A Beginner’s Guide To Endings is so oppressively wacky, even its quirks have quirks
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Dispatches From Direct-To-DVD Purgatory is a periodic check-in on what’s going on in the world of movies that didn’t make it to theaters.
At a characteristically melodramatic moment in A Beginner’s Guide To Endings, Scott Caan is faced with a brutal choice: He must either chop off a romantic rival’s handcuffed hand with a machete or risk being vivisected by an oncoming train. Tracing back the steps leading to this moment provides a good illustration of why the film is such an overstuffed, underwhelming boondoggle in spite of the impressive talent assembled.
The path to this tricky decision begins with Caan learning that his gambling-addicted ne’er-do-well father (Harvey Keitel, whose working-class rasp takes on a strangely Danny DeVito-like quality here) enrolled his three eldest sons (Caan, Jason Jones, and Paulo Costanzo) in a medical research experiment for $2,000 apiece, only half of which he saw fit to actually give the boys, the rest of which he pocketed as a finder’s fee. Unbeknownst to Caan, Jones, and Costanzo, a massive class-action lawsuit was filed against the makers of the experimental drug the sons tested, and each of the men was awarded $100,000, all of which Keitel promptly lost in gambling binges. It turns out that the drug wasn’t just risky or dangerous; it was downright fatal, and all three men are slated to die imminently. Keitel can’t live with himself or the guilt, so he commits suicide early in the film.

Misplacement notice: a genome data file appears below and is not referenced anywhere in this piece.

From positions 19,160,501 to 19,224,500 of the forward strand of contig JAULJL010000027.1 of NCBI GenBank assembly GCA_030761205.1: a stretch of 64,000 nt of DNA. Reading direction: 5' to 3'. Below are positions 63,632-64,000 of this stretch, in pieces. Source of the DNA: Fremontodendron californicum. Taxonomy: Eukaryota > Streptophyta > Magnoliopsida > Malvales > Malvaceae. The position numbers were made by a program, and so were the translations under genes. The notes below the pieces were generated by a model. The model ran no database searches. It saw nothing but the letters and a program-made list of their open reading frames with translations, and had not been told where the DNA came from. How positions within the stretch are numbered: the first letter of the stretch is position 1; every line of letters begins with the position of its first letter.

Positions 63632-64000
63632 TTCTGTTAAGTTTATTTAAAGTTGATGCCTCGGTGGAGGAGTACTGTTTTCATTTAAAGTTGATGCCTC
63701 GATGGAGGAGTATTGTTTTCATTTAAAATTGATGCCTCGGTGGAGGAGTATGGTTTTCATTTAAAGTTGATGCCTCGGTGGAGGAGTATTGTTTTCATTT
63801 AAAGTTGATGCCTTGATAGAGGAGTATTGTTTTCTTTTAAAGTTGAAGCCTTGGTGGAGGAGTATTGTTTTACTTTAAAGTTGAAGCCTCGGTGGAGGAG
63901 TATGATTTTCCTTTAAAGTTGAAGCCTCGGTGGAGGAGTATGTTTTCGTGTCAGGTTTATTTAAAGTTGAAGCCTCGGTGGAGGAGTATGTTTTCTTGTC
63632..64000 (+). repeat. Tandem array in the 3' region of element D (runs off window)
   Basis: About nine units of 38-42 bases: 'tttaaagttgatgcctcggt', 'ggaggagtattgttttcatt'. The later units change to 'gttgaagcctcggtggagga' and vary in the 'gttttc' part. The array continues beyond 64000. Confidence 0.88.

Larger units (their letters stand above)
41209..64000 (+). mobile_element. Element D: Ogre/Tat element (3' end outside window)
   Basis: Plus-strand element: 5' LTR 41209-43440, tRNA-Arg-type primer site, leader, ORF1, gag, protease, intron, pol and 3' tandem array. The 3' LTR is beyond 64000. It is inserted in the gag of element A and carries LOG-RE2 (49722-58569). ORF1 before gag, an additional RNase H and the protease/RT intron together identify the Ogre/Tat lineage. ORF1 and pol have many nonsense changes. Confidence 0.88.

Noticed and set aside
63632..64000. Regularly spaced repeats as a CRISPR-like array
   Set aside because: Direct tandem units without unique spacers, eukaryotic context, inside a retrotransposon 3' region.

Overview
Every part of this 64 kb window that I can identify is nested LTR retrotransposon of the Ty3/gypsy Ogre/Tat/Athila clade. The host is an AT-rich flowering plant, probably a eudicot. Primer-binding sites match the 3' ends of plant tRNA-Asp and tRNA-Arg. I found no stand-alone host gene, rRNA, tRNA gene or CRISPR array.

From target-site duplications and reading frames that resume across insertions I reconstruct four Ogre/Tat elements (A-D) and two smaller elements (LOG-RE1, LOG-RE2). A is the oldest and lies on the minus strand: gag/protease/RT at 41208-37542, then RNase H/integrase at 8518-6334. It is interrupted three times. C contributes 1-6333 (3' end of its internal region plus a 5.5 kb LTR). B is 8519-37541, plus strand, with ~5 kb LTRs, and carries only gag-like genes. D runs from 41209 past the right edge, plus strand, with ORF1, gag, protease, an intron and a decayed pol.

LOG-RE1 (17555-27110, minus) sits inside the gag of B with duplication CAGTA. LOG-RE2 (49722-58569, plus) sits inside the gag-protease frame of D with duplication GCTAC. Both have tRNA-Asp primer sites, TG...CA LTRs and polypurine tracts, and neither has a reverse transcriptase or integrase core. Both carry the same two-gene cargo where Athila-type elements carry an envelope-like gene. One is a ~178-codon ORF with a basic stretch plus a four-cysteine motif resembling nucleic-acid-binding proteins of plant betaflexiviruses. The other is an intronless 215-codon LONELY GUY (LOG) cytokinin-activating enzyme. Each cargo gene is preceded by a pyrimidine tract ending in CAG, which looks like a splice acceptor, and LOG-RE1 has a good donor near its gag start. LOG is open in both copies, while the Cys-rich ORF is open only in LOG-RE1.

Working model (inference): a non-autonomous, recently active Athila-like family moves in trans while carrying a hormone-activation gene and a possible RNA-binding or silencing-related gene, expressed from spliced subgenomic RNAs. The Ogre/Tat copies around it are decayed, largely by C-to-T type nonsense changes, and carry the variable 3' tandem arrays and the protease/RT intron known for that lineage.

Being confronted with his looming mortality in such a dramatic fashion causes Caan to reconsider his womanizing, bed-hopping ways and propose to the only woman he’s ever truly loved, a kooky badass played by Tricia Helfer of Battlestar Gallactica fame. The problem? The clearly unhinged Helfer is notorious for being a black widow, with three dead husbands in the grave.